Mahikari ancestors

Spirits and ancestors are a big deal in Mahikari. Spirits attach to your body, and cause diseases or other ailments. But that’s another blog post.

What I want to talk about today is the obsession with a special sort of spirits — your ancestors. In Shinto tradition, ancestors are revered. A great deal of Mahikari is based on Shinto.

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In Mahikari, if you’re really devout, you have an ancestor’s altar, and then a second one for your maiden line, so both parts of your family are covered and you have twice as much to do.

The altar sits on a high shelf in your living room, usually. There are all kinds of rules about where in the house it's allowed to be located. Can't have any beds with their feet pointing towards it, for instance.

The alter contains name tablets. There’s a main one for all ancestors who died more than 30 years ago. Those who have died more recently get their own name tablet, inscribed with a new name, to help them give up attachment to their past life. There should always be a tiny vase with some scented flowers in it, too. There is also a Japanese-style bell.

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Ancestors require constant attention. Their altar has to be opened every morning, the light turned on, with a good morning greeting. If you go out, you need to tell them. And tell them when you’re back home too. Introduce them to any visitors to the house. Inform them of any major events. Close it at night, turning off its light, and wishing your ancestors a pleasant evening. So civilised.

And they need dinner every day. They have a tiny set of dishes, glasses and cutlery, all bought new (second-hand is not acceptable, not pure enough). These are all put on a small tray. Mahikari members are forever seeking out cute tiny crockery and cutlery. Liqueur glasses are popular as wine glasses. Miniature cutlery sets are the best. All sorts of tiny things, like this ...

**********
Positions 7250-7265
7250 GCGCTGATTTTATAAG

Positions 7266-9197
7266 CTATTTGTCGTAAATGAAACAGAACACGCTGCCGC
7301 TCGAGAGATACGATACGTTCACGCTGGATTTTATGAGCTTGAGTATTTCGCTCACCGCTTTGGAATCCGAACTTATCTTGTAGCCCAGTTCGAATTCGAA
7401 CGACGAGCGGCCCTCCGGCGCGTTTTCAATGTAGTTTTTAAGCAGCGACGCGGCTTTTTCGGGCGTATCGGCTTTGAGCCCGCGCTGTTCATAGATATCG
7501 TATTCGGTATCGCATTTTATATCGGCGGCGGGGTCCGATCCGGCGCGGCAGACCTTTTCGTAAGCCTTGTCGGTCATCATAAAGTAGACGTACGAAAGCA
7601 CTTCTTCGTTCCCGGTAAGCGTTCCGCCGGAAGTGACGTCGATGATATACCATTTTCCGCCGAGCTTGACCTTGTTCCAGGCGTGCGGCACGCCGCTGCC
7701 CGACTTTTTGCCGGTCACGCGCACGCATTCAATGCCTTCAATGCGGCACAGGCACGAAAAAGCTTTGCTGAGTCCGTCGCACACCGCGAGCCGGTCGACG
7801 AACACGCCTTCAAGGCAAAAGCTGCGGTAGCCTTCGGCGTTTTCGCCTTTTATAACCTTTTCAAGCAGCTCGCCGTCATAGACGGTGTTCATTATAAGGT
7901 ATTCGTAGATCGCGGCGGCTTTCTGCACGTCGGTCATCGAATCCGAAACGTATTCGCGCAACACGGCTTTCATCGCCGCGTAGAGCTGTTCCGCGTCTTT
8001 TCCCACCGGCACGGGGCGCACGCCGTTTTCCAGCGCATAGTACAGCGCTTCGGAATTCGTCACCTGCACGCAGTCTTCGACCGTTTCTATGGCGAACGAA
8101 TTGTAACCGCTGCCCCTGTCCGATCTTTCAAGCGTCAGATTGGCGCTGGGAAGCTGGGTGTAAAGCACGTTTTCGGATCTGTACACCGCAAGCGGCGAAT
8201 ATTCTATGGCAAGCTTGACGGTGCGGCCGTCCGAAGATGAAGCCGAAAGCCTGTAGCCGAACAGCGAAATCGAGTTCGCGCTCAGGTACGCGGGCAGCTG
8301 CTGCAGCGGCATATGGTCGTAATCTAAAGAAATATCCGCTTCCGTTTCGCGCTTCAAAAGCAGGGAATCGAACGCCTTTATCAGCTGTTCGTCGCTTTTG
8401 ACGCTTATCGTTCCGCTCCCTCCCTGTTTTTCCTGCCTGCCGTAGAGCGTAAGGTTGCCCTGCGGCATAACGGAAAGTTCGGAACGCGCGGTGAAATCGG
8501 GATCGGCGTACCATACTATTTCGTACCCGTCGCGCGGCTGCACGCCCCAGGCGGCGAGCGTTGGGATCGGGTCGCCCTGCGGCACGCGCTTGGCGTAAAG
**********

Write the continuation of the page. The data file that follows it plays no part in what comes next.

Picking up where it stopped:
miniatures

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For dinner, they should be served a small part of your meal, and the best part of it, too. Don't forget the wine. And don't cook anything with a microwave oven, because that destroys the spiritual aspect of the food, which, after all, is what your ancestors are 'eating'. And they should be served before you eat. The bell is struck to get the ancestors’ attention, to call them for dinner.

When cleaning up after dinner, don't use your usual dishwashing things, either. Special washing up cloths for the special ancestors' crockery and cutlery 🙄

Their altar also needs to be cleaned regularly. With special purified altar cleaning cloths (Mahikari has a lot of purity rituals!). And they need to have Mahikari prayers and teachings read to them regularly. Don't ever sit with your feet pointing towards the altar, either. So rude.

Ancestors send warnings too. If you get headaches, or head injuries, or eye problems, or anything like that, it’s your ancestors telling you to ‘look up’ and pay heed to them. Aren’t you glad you know that now? Feeling guilty yet?

Looking after an ancestors altar or two is a shitload of work, and keeps you very involved in daily ‘cult tasks’, all the time. I still get nightmares about the fucking thing. But maybe that’s my just my poor imaginary ancestor spirits having a bit of a grizzle about my neglect?

Aaaw, diddums.

Quite a responsibility, really. I'd rather have a dog.